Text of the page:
Push the car back to the paddock and place under the awning, or if a less well-endowed team, under the gradually darkening sky, nose facing forward (tip – always leave the car in such a position the driver can make a quick get away without reversing etc, just in case we’re late leaving for the assembly area. This counts for pre-race too). Jack the car up and take the wheels off. Stack the wheels in a corner and wait to see what the weather is doing. Now is a good time to check that the driver is happy with the brakes and clutch and that they don’t need bleeding. Also use this time to tape up Dzus fastenings and suchlike. The driver will also go off to change at this point. Check the Scrutineering label has been taped or stuck in the cockpit.
During all this time, or possibly before Scrutineering, it may be the driver will be needed elsewhere. There are 2 types of briefing they may need to attend. The first (and the one they really get into trouble for missing) is the New Driver Briefing. This is for drivers who have never raced at the circuit before. The other briefing is one that MSVR have for all the club drivers. I’m not convinced anyone would really notice if a driver was missing from these, but it can be quite interesting to go and listen to this one – the Clerk of the Course or one of their senior reps will tell drivers what they need to know about things like green flag laps (I’ll come to them) and such like.
It may be the other classes of Mono will run their practice session or maybe there’ll be something going round the circuit that you’ll want to look at. There ought to be time for this but the car will need you again about 30 minutes before the practice session is due to start.
Tyre pressures are then set and can vary depending on things like driver preference, weather, temperature of the circuit (we’re not F1 so that will be a warm or cold, not precise temperature) so it’s best to check with the driver what they want. They may not know themselves. Set the tyre pressures. Then we wait until our session is called to the assembly area. For each session this usually happens either when the previous session’s cars are released from Assembly or 20 minutes before our session starts, whichever is later. Then the car can be lowered off the jacks. The driver is then sat in the car, sometimes belted up but sometimes not. We then start the car up (we rarely push it to the assembly area) and the driver will take it to the assembly area – this may be via noise testing (see aforementioned heading).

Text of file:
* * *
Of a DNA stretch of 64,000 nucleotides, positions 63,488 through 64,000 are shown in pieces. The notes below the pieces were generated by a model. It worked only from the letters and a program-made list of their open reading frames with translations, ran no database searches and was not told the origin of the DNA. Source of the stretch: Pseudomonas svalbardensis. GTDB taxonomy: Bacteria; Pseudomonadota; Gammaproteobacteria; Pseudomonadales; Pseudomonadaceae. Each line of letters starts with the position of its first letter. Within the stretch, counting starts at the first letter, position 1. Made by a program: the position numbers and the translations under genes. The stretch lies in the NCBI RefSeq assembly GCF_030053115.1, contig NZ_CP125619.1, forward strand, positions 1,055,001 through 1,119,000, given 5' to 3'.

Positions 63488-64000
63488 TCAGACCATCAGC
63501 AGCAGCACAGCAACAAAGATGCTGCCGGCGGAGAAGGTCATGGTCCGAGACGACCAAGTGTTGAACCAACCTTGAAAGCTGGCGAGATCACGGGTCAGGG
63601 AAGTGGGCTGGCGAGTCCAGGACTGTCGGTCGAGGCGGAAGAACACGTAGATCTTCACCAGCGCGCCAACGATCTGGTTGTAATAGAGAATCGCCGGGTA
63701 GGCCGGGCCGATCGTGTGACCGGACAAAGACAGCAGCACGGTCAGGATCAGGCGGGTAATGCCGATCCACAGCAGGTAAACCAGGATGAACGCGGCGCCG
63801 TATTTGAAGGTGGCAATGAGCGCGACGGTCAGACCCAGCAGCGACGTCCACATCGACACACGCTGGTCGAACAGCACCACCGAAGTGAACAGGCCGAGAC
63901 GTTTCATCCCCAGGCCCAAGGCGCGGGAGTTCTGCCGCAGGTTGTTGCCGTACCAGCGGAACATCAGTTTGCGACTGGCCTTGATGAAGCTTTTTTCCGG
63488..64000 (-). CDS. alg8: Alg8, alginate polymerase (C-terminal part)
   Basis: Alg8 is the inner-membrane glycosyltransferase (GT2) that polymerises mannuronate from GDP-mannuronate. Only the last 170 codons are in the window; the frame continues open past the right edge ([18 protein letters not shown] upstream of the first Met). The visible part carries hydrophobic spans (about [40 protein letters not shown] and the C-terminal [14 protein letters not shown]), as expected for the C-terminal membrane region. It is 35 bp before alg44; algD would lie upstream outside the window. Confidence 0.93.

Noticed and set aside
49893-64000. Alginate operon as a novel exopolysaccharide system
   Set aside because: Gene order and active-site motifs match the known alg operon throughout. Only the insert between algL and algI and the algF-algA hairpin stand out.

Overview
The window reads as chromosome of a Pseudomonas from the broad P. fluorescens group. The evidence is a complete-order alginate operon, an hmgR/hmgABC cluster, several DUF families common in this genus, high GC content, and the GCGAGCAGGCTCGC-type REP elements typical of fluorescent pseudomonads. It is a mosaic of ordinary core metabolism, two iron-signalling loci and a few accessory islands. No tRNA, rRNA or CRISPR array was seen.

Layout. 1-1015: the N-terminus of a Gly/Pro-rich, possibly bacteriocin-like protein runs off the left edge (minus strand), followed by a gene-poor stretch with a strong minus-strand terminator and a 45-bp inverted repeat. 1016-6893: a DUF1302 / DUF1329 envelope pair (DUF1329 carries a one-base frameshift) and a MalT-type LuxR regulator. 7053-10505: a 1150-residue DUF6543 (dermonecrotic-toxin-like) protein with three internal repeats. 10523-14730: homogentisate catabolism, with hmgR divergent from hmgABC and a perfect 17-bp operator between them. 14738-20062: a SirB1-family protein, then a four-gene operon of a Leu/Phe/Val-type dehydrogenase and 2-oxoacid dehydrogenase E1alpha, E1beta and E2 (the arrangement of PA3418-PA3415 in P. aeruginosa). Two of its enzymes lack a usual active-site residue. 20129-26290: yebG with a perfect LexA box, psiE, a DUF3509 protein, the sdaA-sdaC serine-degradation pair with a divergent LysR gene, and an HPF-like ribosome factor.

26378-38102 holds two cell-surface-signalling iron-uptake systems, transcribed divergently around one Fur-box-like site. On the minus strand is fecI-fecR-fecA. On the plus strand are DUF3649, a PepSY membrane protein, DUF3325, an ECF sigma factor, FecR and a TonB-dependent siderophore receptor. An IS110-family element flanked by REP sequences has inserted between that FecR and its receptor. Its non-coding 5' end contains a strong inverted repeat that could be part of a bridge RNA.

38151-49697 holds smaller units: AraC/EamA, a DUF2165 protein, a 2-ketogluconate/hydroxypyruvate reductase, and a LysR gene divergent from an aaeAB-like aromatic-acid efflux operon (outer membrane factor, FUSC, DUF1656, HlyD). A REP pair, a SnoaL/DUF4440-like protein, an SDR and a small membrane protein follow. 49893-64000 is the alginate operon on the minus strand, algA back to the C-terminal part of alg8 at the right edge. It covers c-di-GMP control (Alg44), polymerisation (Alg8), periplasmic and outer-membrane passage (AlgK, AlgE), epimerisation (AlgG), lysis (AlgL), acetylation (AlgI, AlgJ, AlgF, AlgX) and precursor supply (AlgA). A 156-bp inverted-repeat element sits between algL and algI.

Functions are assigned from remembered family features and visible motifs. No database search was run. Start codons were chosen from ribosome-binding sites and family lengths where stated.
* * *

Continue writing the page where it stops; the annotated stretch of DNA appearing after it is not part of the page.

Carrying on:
Sometimes, when the weather is iffy, those teams that have people also take the other set of tyres to the assembly area. How this is done depends on the amount of money involved – some have trolley’s, others make several trips with a wheel on each arm, and some even have quad bikes with trailers! On a normal day, all you’ll need to be doing is strapping in the driver and tightening the belts and plugging in the slave battery so the car can be started, unplugging it once it’s running. The cars will then be released from the assembly area and you can make your way to the pit wall to watch the session.
Pit wall procedure – Practice
Ah, the pit wall. I can now recognise circuits just from looking at a photo of a pit wall or lane, which is really sad. Anyway, I digress. Some teams have a small TV that they attempt to plug in at the pit wall to get live timing screens. Whether it works or not is affected by a number of factors – at Anglesey, there has been no point even trying to plug a TV in as they’ve not set anything like that up yet. I am hopeful for this year as they have spent the winter dreaming of building a new pit lane complex. Whether it has actually become a reality or not will have to be seen. Cadwell and Mallory are other circuits that are best not bothering with – they never turn the facilities on. Places like Snetterton, Silverstone and the like do switch them on and it apparently makes the pit signalling job so much easier when they do. Anyway, the TV is multi-purpose. At some circuits, they stream things like Saturday Kitchen and F1 to the sockets – it does give you something interesting to watch when your driver goes and finds a gravel trap or runs out of talent. However, the drivers seem to want to know how they’re doing and frankly using a stop watch in the pouring rain with a gale howling through the pit lane and keeping the pit board up to date is nigh on impossible. The TV helps. If you are a team with a TV, expect a lot of company from other hanger-on’s. If you’re not a team with a TV, check to see if Tony Cotton is racing and if not, if he has his mobile phone with him – he has entered the 21st Century and knows how to use his mobile to get live timing streamed off the interweb! Praise the Lord for his 3G connections!
Be ready for the driver to come in if he wants wing adjustment (take some tools to be able to do this) and wait until the session finishes. When the session is done, we pack up the pit wall equipment and the cars will come through the pit lane to Parc Ferme. Sometimes the cars are held at Parc Ferme, other times they’ll be allowed to drive straight through and there’s no way of knowing what will happen until it happens. If the cars get held, we need to go to Parc Ferme as there may well be pushing to do back to the paddock. However, Parc Ferme is itself curious. Some circuits are quite rigorous about the rules in Parc Ferme, most aren’t and you can walk up to the car, touch it, push it etc without issue. However, there are a few circuits where you’re not even allowed into Parc Ferme and if you don’t know, you may get shouted at. It’s a case of trial and error and is sometimes even down to who is on the gate. However, once the track personnel are happy, and once the club eligibility scruitineer is happy, we’re free to go.